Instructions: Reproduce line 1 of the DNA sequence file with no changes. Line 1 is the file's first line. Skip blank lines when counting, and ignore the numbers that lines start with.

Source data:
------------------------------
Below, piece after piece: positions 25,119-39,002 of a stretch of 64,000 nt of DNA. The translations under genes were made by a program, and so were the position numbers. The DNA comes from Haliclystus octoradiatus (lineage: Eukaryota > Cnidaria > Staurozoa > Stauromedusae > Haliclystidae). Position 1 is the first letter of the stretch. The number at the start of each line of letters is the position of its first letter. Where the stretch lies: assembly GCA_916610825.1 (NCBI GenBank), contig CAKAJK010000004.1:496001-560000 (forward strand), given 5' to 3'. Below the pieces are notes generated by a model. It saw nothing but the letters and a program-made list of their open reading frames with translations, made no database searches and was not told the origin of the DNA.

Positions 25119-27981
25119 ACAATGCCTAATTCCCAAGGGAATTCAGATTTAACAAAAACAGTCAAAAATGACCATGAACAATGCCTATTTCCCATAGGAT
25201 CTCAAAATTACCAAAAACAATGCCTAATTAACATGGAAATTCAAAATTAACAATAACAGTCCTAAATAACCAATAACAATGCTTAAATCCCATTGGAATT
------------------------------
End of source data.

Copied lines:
Below, piece after piece: positions 25,119-39,002 of a stretch of 64,000 nt of DNA. The translations under genes were made by a program, and so were the position numbers. The DNA comes from Haliclystus octoradiatus (lineage: Eukaryota > Cnidaria > Staurozoa > Stauromedusae > Haliclystidae). Position 1 is the first letter of the stretch. The number at the start of each line of letters is the position of its first letter. Where the stretch lies: assembly GCA_916610825.1 (NCBI GenBank), contig CAKAJK010000004.1:496001-560000 (forward strand), given 5' to 3'. Below the pieces are notes generated by a model. It saw nothing but the letters and a program-made list of their open reading frames with translations, made no database searches and was not told the origin of the DNA.